Friday, April 15, 2011

Concrete Examples: The Demerits of Blaming Your PR

A while back I wrote about the merits of blaming your PR, and here we have an example of a daft time to blame your PR, from Research in Motion’s efforts to promote its new tablet, the PlayBook (the article is a tick-tock about the entire PlayBook process):
Mr. Lazaridis is proud of his role in turning this – RIM, the city of Waterloo, the university, the institutes – into a hotbed of innovation. But he is bothered, too, because he believes people don’t understand how much all of this is really worth.

“Maybe we’re just not good at promoting ourselves. Maybe that’s the Canadian way,” he says. He wonders out loud whether he and RIM’s other CEO, Jim Balsillie, should have just taken their show to Silicon Valley. Maybe then they would get the recognition they deserve. “You know, maybe we should have left Canada a long time ago, rather than staying loyal patriots for the country. Jim and I have invested a whole bunch in this country and the community. But our records speak for themselves. Yeah, we’ve have some hard times, but gosh, look at the success.”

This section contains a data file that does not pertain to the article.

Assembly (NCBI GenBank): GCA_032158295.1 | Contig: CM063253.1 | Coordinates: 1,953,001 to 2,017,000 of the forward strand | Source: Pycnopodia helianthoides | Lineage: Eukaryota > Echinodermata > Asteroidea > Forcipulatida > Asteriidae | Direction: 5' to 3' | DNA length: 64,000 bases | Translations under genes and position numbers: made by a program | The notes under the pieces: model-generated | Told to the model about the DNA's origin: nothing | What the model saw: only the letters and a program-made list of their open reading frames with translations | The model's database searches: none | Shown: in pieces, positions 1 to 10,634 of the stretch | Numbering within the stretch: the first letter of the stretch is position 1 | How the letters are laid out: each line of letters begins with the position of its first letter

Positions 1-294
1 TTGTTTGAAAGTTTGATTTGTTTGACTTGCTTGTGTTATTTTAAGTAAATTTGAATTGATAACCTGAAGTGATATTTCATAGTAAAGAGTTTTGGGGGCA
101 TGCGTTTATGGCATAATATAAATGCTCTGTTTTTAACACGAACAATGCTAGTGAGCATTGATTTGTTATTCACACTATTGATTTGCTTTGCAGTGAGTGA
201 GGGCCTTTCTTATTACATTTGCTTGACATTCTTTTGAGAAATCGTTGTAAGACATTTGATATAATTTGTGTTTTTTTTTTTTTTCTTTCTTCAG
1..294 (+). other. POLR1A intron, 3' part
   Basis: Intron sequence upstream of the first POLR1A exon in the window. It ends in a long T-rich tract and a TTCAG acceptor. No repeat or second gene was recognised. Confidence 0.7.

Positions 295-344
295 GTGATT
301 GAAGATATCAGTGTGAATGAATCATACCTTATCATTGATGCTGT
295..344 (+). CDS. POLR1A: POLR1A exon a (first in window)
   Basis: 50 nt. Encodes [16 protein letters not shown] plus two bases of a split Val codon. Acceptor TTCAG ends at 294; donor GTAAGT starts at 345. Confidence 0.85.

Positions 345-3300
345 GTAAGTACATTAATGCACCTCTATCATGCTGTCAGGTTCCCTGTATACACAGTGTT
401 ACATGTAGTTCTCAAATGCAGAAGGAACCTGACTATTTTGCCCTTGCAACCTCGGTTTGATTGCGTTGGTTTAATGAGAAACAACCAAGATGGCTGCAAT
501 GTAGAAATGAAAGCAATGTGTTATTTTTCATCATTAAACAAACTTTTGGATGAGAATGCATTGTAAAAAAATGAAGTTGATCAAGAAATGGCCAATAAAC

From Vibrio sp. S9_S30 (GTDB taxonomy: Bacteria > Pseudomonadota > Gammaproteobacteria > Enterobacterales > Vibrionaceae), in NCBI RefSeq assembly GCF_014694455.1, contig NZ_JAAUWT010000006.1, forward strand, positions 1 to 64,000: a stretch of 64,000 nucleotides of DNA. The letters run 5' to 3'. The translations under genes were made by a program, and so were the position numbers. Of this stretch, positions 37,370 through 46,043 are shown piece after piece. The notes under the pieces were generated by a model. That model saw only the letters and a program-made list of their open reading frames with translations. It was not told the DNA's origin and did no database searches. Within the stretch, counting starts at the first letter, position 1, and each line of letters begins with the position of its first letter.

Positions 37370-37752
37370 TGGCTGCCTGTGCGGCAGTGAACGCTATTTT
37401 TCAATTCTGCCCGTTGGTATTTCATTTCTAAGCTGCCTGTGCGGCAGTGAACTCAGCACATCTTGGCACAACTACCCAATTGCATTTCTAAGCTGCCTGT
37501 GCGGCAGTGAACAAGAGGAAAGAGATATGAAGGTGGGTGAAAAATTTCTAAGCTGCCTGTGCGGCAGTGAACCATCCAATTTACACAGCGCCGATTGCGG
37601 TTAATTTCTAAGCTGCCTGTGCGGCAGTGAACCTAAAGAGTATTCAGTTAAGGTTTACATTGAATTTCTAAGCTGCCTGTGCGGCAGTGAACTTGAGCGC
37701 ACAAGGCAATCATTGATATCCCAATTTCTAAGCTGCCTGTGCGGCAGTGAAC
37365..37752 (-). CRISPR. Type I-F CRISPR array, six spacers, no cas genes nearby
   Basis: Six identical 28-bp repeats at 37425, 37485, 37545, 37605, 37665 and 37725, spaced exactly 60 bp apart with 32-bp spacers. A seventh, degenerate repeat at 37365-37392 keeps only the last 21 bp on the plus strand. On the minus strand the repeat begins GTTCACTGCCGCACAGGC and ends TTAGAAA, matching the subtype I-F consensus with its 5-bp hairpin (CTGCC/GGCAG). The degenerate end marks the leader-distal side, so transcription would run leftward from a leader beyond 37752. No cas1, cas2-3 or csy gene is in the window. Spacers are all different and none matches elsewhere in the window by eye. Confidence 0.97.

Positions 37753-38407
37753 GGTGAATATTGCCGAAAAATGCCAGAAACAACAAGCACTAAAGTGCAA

Well, yeah, there’s some success there. But your latest product—it, ah, lacks some features upon its release:
The PlayBook does not have e-mail, calendar or address book apps of its own. You read that right. R.I.M. has just shipped a BlackBerry product that cannot do e-mail. It must be skating season in hell. (R.I.M. says that those missing apps will come this summer.)

Don’t want to be snide: maybe work on your own products before you worry about what people think of them, hm?

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